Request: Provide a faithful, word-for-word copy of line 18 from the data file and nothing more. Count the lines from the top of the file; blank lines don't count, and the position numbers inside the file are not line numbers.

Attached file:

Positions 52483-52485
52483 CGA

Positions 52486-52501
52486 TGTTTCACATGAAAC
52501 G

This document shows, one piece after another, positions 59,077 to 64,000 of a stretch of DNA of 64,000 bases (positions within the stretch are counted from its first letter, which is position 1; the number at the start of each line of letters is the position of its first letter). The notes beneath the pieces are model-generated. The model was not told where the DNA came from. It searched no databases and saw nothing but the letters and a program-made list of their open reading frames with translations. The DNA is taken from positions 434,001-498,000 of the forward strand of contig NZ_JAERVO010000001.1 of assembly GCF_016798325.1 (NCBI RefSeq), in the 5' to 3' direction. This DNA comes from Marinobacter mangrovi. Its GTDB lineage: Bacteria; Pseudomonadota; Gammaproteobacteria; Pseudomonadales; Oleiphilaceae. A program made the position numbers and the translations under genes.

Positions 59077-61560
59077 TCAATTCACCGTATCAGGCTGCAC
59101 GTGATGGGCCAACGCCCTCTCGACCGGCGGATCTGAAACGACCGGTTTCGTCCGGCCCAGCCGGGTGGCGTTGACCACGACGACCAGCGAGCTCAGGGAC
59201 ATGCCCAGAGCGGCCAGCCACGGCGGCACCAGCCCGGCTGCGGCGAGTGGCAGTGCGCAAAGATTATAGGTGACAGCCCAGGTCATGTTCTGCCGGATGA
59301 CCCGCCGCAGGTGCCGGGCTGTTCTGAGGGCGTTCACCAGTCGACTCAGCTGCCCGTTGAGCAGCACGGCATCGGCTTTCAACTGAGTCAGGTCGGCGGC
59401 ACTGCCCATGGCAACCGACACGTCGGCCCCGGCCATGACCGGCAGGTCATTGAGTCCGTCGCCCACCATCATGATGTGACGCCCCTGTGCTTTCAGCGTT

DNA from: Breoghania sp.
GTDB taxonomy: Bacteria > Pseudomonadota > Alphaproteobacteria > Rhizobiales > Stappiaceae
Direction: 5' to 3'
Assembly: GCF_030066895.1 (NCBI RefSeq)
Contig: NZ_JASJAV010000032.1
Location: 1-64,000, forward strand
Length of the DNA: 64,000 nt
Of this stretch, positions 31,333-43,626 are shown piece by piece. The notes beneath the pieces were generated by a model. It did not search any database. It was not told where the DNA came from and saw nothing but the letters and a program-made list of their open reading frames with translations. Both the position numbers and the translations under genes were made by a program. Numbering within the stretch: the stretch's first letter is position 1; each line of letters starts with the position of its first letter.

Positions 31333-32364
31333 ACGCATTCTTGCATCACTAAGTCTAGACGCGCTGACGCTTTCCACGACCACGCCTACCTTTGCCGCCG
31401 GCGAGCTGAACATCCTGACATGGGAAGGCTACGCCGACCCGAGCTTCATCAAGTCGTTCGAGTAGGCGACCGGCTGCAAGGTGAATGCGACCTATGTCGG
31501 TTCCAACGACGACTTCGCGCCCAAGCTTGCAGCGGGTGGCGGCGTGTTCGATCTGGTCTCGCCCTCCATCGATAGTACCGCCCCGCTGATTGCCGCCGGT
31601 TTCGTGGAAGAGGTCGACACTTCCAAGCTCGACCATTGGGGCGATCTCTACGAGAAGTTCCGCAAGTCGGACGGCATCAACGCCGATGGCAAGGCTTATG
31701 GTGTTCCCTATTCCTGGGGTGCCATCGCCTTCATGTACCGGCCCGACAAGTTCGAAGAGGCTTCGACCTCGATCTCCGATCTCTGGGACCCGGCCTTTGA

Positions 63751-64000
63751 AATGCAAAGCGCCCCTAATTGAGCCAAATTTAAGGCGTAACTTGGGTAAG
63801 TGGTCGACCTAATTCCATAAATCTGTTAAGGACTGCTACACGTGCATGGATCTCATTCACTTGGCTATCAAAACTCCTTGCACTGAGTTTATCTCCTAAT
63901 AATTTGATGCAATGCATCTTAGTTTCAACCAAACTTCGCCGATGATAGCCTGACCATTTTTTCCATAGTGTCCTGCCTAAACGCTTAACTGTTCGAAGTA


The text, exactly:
Location: 1-64,000, forward strand